24  Favorable Impression (FIM) › Initially 15 items written › 13 items kept based on item-total correlations › Alpha =.77  Inconsistent Responding Style (IRS) › Item pair correlations were examined › 10 item pairs with r>.45 were selected for IRS

25  Several validity studies with male/female general, violent, and sexual imprisoned and probated offenders have been completed  To date two large-scale projects have assessed the ability of the IORNS to detect change through treatment › Sex offender treatment program › General offender reentry program

26  It is hoped that the IORNS will provide a more comprehensive tool for assessing variables related to recidivism for treatment and management purposes  Although it is likely that the combination of variables related to criminal behavior will increase the prediction of future antisocial behavior, currently there is no data to support the use of the IORNS for prediction

27  Materials › Manual  Instructions  T scores; percentiles; confidence intervals › Carbonless IORNS response form › Scoring summary and profile form › Pen/pencil › Flat writing surface

28  Appropriate populations and test limitations › Third-grade reading level required › Normed on 18 – 75 years old male offenders › Normed on18 – 60 year old female offenders › Normed on 18 – 75 year old community adults (both male and female) › Offender population includes incarcerated and probated male/female general and sexual offenders

29  Professional qualifications › Individuals without specific training in forensic psychology, clinical psychology, or psychiatry may administer and score the IORNS – but should be familiar with administration and scoring of objective measures and guidelines for test use › IORNS score interpretation and report writing should be limited to professionals who have formal training in assessment and interpretation of psychological tests

30  Example of general instruction to examinee: › This form contains a list of statements that describe feelings, behaviors, and experiences that many people have had. By answering whether each statement applies to you as honestly as you can, you will help us get a better understanding of you, how you are the same or different from others, and how to tailor programs to best meet your needs. If you aren’t sure whether a statement applies to you, choose the answer that is closest to how you feel. Please answer all of the items the best that you can, even if they don’t seem to apply to you.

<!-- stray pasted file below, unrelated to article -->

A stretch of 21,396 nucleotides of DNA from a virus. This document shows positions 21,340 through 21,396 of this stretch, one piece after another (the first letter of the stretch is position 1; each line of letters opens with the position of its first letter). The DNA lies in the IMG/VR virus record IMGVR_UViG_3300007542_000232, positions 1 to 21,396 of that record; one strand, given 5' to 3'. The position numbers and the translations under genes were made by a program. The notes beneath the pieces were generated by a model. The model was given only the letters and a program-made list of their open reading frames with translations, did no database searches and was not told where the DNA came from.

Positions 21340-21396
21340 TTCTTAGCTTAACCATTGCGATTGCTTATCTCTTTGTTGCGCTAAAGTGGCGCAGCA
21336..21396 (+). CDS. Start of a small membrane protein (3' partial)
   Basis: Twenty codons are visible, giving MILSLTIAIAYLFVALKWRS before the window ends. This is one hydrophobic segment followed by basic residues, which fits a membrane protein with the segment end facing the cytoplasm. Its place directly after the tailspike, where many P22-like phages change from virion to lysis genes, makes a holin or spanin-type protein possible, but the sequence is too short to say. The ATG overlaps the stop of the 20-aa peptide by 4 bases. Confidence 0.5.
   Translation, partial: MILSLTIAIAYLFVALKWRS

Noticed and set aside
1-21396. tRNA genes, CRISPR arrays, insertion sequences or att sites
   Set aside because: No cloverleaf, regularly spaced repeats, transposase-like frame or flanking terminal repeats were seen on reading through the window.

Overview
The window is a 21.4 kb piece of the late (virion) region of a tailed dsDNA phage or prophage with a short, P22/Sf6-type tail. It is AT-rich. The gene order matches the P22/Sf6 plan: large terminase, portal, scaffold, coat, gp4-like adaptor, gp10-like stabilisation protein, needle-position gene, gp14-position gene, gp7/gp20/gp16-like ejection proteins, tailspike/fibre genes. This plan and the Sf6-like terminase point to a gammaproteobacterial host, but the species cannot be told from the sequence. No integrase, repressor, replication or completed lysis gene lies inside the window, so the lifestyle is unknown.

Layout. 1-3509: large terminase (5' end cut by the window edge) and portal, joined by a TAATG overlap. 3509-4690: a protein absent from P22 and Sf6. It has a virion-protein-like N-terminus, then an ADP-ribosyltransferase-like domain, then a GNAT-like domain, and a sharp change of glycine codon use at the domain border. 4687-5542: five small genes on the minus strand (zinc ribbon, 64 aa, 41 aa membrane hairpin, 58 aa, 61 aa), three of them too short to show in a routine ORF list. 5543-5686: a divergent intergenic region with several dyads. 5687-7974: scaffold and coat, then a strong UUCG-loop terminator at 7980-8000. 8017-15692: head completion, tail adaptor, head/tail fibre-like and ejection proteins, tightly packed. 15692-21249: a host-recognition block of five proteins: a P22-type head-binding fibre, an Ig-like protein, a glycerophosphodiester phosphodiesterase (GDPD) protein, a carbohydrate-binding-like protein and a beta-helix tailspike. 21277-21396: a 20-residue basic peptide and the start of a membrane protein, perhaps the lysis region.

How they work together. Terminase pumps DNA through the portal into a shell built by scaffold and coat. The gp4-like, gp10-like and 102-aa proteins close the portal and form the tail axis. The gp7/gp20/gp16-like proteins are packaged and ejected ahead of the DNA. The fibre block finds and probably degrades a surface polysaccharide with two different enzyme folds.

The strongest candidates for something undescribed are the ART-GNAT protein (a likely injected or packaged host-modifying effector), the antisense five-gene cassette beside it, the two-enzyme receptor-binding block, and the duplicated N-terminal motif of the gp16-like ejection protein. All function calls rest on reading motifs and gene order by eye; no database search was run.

31  Administration should take about 15 minutes (answer items as offender)  Scoring takes about 20 minutes (once you have completed a few)  To score › Detach perforated strip along bottom of carbonless response form › Use scoring sheet to score each scale/subscale › Transfer scores over to profile form and convert to T scores, percentiles, etc., with manual

32  Multistep evaluation › Validity (less than 15% missing (20 items); IRS; FIM) › Normative comparisons  As with other problem-focused measures, the IORNS normative scale information is not normally distributed – so important to examine both T score and percentile  General (indexes)  Scales (T scores and percentiles)  Subscales (range indicators for specific scale interpretation) › Manual provides several interpretive statements for each index, scale, and subscale.

33 Holly A. Miller, Ph.D. Assistant Dean of Undergraduate Programs Associate Professor College of Criminal Justice Sam Houston State University Huntsville, Texas ;